I can't recall ever using a smartphone larger than the Xiaomi Mi Max. The Samsung Galaxy Mega 6.3 is the closest I've ever come, and the Mi Max is over a tenth of an inch larger on the display diagonal than even that phone. While it's not the largest smartphone ever, the Xiaomi Mi Max is certainly in the upper echelons of size in the taxonomic order smartphonus, dwarfing 5" devices we once called "large" just four or five years ago.
You might have noticed that there aren't a lot of Android TV boxes around. Aside from the original Nexus Player, the much-recommended NVIDIA SHIELD, and the generally regrettable Razer Forge TV, only a few somewhat random cable boxes and some Sony televisions are using Google's living room version of its mobile OS. But there's a surprise entry announced at Google I/O 2016: Chinese manufacturer Xiaomi. Its "Mi Box" Android TV device ticks all of the hardware boxes, but what's even more surprising is that it's coming to the United States.
With every phone it releases, it feels like Xiaomi gets a little more mainstream in the West. Today, it's announcing two new products: MIUI 8, a major new version of the company's Android-based OS; and the Mi Max, which has a crazy-big 6.44-inch screen.
For a while now, MIUI (pronounced Me UI, although I always want to pronounce it like an acronym) has been the premier Chinese Android-based OS. While I haven't had a chance to try it out recently as I have no phone that runs it, it looks like the OS is much more mature than previously, which is good.
I'm not going to tell you why you may want to install a custom recovery. You already know you need one to replace your default ROM or make carbon copies of your device's current state. And you know that the Team Win Recovery Project's custom recovery is at the top of your list of options.
Now TWRP has arrived for quite a few devices, including a buttload of Xiaomi phones. We're talking about the Mi 2 and Mi 4, along with their various versions. There's the Redmi 3, Redmi Note 2, and even the Mi Pad. These make the list not long after the Redmi Note 3 did the same.
Thanks to enthusiast-focused hardware, low prices, and easy-to-modify software, Xiaomi's phones have become extremely popular among ROM fans in China. (And not for nothing, more than a few of them might want something aside from Xiaomi's heavily-modified Android user interface.) One of the latter low-price phones from the company is the Redmi Note 3, and it now has its own custom recovery from the standard-bearers at Team Win.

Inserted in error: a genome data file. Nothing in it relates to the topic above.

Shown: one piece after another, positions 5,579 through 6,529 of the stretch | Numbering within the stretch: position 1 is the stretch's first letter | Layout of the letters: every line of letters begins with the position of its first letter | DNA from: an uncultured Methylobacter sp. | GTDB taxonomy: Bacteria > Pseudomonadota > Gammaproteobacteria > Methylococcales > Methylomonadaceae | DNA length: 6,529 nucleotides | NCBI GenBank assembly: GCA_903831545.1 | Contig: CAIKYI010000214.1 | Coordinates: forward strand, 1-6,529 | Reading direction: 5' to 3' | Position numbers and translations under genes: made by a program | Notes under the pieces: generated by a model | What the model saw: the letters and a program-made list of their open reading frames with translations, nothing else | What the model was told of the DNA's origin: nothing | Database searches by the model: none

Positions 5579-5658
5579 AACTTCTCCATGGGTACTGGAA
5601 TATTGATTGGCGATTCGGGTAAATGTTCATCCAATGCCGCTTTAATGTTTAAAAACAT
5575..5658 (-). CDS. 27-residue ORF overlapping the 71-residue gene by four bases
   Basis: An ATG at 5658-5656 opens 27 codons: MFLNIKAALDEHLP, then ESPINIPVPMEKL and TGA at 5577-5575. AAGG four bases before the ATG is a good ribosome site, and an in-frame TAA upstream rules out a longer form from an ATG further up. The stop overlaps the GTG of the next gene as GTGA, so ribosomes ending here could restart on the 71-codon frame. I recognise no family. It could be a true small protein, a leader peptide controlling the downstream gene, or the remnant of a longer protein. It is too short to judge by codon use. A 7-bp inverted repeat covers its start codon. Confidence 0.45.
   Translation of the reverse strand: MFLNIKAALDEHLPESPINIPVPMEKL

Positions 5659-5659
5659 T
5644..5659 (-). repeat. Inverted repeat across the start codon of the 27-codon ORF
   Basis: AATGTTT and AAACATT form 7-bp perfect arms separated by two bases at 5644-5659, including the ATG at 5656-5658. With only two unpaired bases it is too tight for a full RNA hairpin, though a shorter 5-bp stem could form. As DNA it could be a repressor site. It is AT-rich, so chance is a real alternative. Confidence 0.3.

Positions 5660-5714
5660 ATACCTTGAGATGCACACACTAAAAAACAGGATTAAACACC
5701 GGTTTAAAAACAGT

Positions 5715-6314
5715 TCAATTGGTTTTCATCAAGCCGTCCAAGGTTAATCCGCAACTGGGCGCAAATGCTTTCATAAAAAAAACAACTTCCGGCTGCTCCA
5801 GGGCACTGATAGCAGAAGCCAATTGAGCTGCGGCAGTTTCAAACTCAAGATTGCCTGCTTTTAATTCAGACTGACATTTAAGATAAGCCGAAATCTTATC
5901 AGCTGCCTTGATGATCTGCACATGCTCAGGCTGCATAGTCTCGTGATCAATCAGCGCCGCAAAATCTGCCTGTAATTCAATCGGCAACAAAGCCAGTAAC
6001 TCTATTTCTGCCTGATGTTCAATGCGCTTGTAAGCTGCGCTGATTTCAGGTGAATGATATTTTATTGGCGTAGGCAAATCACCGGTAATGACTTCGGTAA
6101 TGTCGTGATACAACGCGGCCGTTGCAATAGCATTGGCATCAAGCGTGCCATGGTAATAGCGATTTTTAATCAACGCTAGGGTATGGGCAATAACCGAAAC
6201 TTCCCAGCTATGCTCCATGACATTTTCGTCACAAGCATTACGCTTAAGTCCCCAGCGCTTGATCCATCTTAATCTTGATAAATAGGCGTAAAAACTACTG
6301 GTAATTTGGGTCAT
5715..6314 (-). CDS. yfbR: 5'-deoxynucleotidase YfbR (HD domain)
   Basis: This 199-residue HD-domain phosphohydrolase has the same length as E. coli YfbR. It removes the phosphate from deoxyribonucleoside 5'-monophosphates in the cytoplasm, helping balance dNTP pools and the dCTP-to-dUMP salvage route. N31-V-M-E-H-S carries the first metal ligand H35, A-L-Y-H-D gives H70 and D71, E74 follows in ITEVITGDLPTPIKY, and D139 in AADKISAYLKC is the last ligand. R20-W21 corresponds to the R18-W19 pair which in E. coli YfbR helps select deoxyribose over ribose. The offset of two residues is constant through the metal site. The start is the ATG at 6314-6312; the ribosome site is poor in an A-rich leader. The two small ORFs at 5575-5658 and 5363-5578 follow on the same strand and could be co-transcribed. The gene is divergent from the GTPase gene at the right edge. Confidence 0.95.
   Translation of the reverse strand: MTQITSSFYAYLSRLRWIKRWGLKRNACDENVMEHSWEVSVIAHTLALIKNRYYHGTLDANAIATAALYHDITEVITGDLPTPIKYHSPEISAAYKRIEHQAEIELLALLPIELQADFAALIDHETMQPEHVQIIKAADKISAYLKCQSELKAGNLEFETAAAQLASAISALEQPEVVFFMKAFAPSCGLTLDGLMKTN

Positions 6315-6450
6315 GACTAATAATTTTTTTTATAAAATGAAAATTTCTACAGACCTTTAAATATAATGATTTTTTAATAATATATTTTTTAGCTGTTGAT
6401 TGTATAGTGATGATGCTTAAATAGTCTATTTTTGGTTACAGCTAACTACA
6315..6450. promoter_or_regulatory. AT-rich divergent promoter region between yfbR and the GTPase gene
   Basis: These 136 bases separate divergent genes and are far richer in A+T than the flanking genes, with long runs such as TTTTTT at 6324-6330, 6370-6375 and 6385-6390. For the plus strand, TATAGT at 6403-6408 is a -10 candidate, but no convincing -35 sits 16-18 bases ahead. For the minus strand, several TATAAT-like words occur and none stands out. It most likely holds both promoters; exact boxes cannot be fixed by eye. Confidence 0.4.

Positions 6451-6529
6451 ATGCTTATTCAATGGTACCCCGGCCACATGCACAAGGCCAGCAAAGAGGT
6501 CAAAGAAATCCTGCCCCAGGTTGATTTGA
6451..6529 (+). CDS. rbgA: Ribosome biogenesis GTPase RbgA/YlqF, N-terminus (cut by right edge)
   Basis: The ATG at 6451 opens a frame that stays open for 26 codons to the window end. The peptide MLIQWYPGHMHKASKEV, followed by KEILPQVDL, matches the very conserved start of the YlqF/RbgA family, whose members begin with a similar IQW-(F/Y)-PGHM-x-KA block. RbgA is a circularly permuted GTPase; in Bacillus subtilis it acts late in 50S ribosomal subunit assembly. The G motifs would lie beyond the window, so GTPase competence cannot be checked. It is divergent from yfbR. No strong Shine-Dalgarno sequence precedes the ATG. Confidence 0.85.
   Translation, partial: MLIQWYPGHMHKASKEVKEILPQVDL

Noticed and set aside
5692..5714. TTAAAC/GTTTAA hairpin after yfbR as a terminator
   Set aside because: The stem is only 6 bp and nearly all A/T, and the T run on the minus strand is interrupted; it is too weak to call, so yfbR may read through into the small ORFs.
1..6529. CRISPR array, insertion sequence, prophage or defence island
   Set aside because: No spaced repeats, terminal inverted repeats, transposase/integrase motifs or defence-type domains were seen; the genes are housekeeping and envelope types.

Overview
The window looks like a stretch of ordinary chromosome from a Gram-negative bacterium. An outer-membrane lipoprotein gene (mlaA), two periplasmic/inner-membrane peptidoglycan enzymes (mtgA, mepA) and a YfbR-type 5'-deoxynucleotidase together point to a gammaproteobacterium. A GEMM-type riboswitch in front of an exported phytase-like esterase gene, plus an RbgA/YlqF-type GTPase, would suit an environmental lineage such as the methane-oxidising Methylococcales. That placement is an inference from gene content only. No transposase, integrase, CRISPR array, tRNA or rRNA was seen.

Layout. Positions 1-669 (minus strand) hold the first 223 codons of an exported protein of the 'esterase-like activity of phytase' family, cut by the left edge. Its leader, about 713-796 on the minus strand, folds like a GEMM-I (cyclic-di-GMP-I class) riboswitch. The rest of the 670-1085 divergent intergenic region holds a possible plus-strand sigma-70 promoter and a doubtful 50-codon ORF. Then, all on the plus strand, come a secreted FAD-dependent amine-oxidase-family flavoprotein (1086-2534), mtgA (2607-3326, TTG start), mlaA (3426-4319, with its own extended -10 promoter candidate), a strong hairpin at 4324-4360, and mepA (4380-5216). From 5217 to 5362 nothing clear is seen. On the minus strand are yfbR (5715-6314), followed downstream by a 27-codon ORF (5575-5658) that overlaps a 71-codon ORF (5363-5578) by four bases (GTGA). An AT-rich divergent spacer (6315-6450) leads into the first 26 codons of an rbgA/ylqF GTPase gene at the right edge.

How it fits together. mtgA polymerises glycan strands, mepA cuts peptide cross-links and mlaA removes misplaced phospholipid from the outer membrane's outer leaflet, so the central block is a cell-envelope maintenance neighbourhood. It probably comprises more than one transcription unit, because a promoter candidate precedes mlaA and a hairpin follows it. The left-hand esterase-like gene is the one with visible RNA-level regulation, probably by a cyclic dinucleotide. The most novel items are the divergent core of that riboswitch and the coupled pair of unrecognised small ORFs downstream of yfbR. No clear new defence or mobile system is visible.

We had a chance to quickly go hands-on with the Xiaomi Mi 5 at MWC directly after its announcement this morning, and I know what your first question is: will I even be able to buy one? Answer: probably not. Xiaomi said China and India would be launch markets with "some other countries" following down the road, but if the company planned to make a big to do of opening up new markets for their hardware, I have a feeling they'd have made a lot more noise at this launch.
With that said, should you want one, even knowing you probably won't be able to through anything but 3rd-party retailers (and likely with non-functional 4G)?
Despite not much of a western presence, Xiaomi is rapidly becoming one of the largest phone manufacturers in the world. At Mobile World Congress, the company has unveiled its new flagship product: the Xiaomi Mi 5.
An article on PC Mag published earlier today claims that US Mobile is the "first legit" Xiaomi and Meizu carrier in America. This is, frankly, misleading. To clarify immediately: some US T-Mobile MVNO that no one has heard of is working with an electronics distributor in Hong Kong to sell gray market Xiaomi and Meizu devices on its online store, and they don't even support US LTE bands.
Any grizzled veteran of the aftermarket Android community (well, grizzled, in the sense that said community has been around for less than a decade) knows that users complaining about bootloaders is nothing new. Locked phone bootloaders with no user-accessible unlock option have become less of a contentious issue of late, now that customers on Neolithic carriers like AT&T and Verizon have more hardware options. But frustration is brewing in the growing and dedicated fanbase of Chinese manufacturer Xiaomi.
The XDA-Developers blog reports that Xiaomi has added locked bootloaders to several of its phones, including the Redmi Note Pro, Mi 4c, and Mi Note Pro, some of which are getting new bootloaders installed with the latest firmware.